Customer Reviews

291 Ratings

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5 out of 5 stars
By Anthony on 12-02-07

The Iliad made pleasurable.

I have started the Iliad several times (written version) but always stopped short after a few books. The archaic language of older translations and the interminable battle descriptions are tough to suffer through and enjoy. I finished this version and wanted more (so I progressed to the Odyssey, which I have in the past finished in written version). This work is actually meant to be listened to as a performance rather than read. This plus the combination of a translation into somewhat modern English idiom and a reader who knows it well enough to have translated it and who can read it with expression I believe is an unbeatable combination. I do have a background interest in ancient Greece and this may have colored my opinion but if you want to know the Iliad this is the best way to do it.

Another point is that the Odyssey can stand alone but I believe it is better comprehended with the Iliad as a background.

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29 of 30 people found this review helpful

4 out of 5 stars
By Daryl on 04-01-08

Good for first timers

I am not a scholar in Greek mythology and found this audiobook very easy to get into straight away. Susan Sarandon gives a synposis for each of the 20+ chapters, so you get the story twice, which is great for first timers like myself.
Listening to the Iliad was an amazing experience as you are listening to a story that was written over 2000 years ago. Sure, if someone wrote this book today, it wouldn't make the shelves unlike the Odyssey, which probably could. And if you aren't a fan of gore, then give this one a miss and go straight to the Odyssey.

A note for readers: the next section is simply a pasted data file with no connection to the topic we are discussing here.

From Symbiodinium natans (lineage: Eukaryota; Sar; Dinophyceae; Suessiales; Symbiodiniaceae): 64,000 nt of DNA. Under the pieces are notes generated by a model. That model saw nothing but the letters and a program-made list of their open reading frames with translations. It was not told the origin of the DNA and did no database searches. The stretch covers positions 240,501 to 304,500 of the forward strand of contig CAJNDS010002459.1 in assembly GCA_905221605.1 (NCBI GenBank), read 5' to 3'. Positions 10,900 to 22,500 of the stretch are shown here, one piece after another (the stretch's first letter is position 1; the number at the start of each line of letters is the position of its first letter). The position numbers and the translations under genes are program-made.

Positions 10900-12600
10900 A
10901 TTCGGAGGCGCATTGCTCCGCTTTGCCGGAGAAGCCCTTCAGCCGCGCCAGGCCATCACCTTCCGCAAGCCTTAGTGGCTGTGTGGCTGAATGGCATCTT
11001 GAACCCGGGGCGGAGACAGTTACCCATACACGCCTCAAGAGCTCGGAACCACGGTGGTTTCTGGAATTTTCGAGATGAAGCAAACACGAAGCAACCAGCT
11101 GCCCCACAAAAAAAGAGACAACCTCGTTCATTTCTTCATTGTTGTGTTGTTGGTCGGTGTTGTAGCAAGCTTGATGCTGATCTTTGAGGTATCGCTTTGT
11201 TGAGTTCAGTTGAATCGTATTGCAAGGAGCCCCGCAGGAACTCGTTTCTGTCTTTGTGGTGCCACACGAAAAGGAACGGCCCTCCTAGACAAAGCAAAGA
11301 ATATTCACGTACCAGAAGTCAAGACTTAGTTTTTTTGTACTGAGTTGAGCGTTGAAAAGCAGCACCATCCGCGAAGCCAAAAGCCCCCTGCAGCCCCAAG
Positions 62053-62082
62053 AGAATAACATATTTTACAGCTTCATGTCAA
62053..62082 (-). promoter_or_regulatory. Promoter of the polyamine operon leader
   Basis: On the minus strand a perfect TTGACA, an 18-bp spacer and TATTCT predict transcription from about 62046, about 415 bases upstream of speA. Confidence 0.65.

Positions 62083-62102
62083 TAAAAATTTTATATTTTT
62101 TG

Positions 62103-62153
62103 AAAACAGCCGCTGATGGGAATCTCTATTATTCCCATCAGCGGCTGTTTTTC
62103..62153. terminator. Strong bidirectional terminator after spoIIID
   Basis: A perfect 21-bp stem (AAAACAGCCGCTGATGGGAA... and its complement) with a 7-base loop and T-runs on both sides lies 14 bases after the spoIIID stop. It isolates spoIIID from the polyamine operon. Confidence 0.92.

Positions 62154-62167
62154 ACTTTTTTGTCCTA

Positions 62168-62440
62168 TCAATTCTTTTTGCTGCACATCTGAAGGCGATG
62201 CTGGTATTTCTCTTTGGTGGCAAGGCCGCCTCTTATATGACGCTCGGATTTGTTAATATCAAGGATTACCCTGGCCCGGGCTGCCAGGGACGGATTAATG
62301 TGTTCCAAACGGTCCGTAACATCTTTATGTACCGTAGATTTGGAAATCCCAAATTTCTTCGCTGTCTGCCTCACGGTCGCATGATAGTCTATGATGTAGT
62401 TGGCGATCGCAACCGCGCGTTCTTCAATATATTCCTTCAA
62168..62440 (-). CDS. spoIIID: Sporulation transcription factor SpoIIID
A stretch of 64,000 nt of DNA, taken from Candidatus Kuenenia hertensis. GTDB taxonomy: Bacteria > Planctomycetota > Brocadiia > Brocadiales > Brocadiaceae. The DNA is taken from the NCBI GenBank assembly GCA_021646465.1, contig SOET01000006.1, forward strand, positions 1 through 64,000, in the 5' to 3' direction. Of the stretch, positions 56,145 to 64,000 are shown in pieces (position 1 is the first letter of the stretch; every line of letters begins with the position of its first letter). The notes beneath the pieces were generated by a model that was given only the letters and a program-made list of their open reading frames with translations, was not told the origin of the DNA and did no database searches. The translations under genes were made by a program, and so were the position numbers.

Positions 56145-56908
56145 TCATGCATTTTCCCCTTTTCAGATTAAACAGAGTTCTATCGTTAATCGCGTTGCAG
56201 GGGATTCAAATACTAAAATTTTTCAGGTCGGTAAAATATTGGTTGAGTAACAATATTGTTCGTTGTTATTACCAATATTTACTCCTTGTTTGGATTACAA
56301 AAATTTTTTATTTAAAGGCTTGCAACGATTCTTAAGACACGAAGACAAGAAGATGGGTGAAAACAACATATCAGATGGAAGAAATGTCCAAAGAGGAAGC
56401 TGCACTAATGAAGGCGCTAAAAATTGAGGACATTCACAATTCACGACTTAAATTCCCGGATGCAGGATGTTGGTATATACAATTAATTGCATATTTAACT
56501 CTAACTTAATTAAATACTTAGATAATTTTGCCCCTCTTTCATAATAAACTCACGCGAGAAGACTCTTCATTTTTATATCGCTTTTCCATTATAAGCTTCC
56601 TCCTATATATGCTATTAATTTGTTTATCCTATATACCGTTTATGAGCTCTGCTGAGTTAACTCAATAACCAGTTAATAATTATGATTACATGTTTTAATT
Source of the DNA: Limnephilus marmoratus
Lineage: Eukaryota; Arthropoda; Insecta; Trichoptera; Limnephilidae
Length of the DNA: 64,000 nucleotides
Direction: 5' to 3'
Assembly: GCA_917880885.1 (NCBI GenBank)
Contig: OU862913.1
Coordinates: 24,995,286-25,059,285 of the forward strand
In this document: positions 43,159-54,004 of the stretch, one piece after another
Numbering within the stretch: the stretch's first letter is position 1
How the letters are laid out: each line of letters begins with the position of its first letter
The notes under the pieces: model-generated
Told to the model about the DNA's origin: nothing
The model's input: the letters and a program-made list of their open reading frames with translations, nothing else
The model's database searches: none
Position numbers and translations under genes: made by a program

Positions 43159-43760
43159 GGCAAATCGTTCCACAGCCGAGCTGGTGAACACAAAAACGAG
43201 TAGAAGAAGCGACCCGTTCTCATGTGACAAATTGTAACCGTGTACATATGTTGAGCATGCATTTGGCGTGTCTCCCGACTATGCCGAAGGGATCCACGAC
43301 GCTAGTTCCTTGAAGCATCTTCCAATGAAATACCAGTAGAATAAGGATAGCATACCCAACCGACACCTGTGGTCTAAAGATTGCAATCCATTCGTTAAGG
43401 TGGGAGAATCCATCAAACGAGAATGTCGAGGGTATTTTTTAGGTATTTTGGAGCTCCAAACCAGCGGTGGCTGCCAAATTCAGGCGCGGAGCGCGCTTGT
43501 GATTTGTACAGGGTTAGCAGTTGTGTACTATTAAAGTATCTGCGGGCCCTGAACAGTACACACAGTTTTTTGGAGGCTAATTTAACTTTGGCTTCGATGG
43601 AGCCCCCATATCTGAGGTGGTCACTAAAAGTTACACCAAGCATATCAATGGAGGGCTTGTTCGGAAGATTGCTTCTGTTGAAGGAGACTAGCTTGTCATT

The translation and narration were good but I gave it 4 stars because I am a traditionalist when it comes to the classics. Some of the translation is in modern language.
After listening to this one, I gave John Lee's narration of the Odyssey a go. I much preferred it to this audiobook, but I should say that the Odyssey is a much better story too.

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22 of 23 people found this review helpful

5 out of 5 stars
By Vicki S. Towne on 03-03-09

Great new translation, superb performance

This translation and performance really does
succeed in bringing a historic classic alive for the modern listener/reader. The images are vibrant, the saga captivates. Absolutely a fabulous listen - it is as if you are sitting around a fire as the storyteller takes you on a journey! The companion translation by the same author/reader of the Odyssey is also a must listen.

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7 of 7 people found this review helpful

5 out of 5 stars
By R. S. Garbacz on 03-11-13

If you're interested--get it

The Text: The Iliad was composed for oral presentation around 30 centuries ago. It is arguably the most canonical of Western works, and was foundational to Greek and Roman culture for thouands of years. At its heart, it is the story of war--and, as Lombardo's translation puts it, the "Rage" of Achilles, a spurned soldier whose prickly sense of honor shakes up the progress of the Trojan war. In Lombardo's translation, this whole ancient edifice becomes incredibly readable and has an immediacy to it, lacking the artificial formality and faux "high" language of some older translations, so if you always wanted to read this but found it dull, this might just be the translation for you.